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The Online Censorship Machine Is Revving Up: Here Are a Few Lessons Learned

April 18, 2019 copyright directive , Copyright Reform , DMCA , Fair Use , Music Licensing

About a week ago, I did my usual check-in with Rick Beato’s channel on YouTube to see what new videos he had in store for me. I’m a former working musician, and one who supplemented my income by teaching music, so I was easily sold on Beato’s combination of fun music-related videos like “Top 20 Greatest Rock Guitar Sounds” and in-the-weeds educational videos on music theory. His channel is one of many on YouTube that offer music education, cultural preservation, and creative ways to bring great music to wider audiences. So, needless to say, I was less-than-thrilled to see that he had just live streamed a rant against a huge uptick of efforts to block his videos and those by other creators who also rely on using musical elements to create new content. These copyright strikes had been targeting many of these creators’ most successful videos, which often had been around for years and had attracted big audiences — some with over a million views. One of the impacted videos was Beato’s 20-minute piece on the history of rock guitar, which was taken down for using just 10 seconds of a live, improvised guitar solo by Ozzy Osbourne’s former guitar player, Randy Rhoads. One of Paul Davids’s videos was blocked for playing one chord (Dsus2 for those music geeks following along) in a guitar lesson video. Even in the squishy world of fair use, these seem as close to slam dunk examples of fair use as you can get.

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The Copyright Directive Is SOPA Part 2, and It’s Coming for Your Internet

April 8, 2019 Copyright , copyright directive , EU , European Union , SOPA

Last week, the European Parliament voted 348 to 274 to pass the Copyright Directive. Unless something truly extraordinary happens during the upcoming meeting of the European Council — think of it as the Senate of the EU, where the governments of Member States are represented — draconian and highly disruptive new rules on content licensing and monitoring will become EU law.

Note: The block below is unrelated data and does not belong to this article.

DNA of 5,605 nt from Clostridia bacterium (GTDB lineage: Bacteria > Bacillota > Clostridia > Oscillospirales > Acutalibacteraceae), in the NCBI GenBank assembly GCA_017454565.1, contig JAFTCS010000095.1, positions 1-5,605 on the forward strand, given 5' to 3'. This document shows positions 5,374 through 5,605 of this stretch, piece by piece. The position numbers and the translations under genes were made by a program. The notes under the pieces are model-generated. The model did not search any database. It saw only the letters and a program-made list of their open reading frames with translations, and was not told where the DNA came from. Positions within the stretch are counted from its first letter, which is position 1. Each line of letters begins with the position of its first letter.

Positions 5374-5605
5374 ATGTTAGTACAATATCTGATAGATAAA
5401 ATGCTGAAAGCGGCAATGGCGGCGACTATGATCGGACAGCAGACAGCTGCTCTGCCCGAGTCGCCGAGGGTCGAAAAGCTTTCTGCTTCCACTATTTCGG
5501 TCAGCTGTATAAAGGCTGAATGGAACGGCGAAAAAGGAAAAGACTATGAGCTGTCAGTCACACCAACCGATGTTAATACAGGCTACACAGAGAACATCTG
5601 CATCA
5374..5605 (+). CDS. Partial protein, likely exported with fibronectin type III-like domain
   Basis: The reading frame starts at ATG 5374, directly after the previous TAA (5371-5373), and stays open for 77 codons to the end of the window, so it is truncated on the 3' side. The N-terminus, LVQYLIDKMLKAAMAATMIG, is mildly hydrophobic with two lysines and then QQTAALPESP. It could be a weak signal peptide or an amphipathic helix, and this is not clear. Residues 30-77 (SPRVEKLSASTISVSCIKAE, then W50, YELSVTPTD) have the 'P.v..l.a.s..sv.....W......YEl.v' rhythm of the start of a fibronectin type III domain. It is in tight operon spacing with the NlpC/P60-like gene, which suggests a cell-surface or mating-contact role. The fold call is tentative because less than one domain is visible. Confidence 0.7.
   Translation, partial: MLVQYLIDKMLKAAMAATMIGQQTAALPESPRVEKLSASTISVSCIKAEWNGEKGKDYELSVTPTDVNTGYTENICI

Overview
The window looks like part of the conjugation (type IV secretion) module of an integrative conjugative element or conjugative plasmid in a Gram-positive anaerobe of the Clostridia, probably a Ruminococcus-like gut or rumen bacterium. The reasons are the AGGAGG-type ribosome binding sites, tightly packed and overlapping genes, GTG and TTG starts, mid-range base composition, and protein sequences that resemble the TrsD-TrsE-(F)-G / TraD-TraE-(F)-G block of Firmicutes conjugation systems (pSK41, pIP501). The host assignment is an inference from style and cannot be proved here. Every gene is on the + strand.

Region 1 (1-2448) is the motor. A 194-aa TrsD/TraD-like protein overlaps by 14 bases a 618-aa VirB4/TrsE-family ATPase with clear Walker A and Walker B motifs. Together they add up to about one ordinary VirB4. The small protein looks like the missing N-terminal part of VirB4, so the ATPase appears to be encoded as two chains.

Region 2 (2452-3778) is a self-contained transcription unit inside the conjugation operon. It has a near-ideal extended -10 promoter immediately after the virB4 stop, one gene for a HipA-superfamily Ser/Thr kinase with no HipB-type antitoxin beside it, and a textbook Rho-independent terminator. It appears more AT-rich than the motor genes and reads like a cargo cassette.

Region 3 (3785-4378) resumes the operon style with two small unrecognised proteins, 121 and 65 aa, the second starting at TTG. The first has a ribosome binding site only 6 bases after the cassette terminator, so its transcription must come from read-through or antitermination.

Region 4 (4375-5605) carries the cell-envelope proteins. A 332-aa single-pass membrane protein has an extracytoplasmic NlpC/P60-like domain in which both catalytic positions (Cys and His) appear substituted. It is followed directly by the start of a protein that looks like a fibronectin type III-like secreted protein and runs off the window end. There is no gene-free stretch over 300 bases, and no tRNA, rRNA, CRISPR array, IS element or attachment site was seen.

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The Horrible EU Copyright Idea You Aren’t Hearing About

January 29, 2019 Copyright , copyright directive , European Union , Global , Platform Regulation

If you follow global tech policy, you probably know that the European Union is in the process of adopting a Copyright Directive to update its copyright framework. The Copyright Directive is infamous on this side of the Atlantic because of the mandate for automated web filters contained in Article 13 of the same. Elsewhere, we’ve written about the harmful effects for free expression that Article 13 would have.

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How Europe’s New Copyright Directive Targets Your Favorite Mods

July 5, 2018 copyright directive , European Union , gaming , mods

How many images or videos have you seen of Minecraft? If you’ve seen versions of the game with fantastic characters from some of your favorite franchises or exotic lands, then you may have been looking at a mod. Modifications (or “mods”) are how members of the gaming community add to the games they love. Companies realize that mods are great for business and keep games alive and popular, enabling them to stand on their own for much longer.

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The Five Worst Things About the Proposed EU Copyright Directive

July 3, 2018 Censorship , Copyright , copyright directive , European Union , journalism

On July 5, the European Parliament will vote on the Copyright Directive. Although the Directive is being sold as an attempt to modernize copyright law in Europe, it is an ill-conceived policy that will hurt consumers and stifle innovation. Here are the top five reasons to oppose this legislation.

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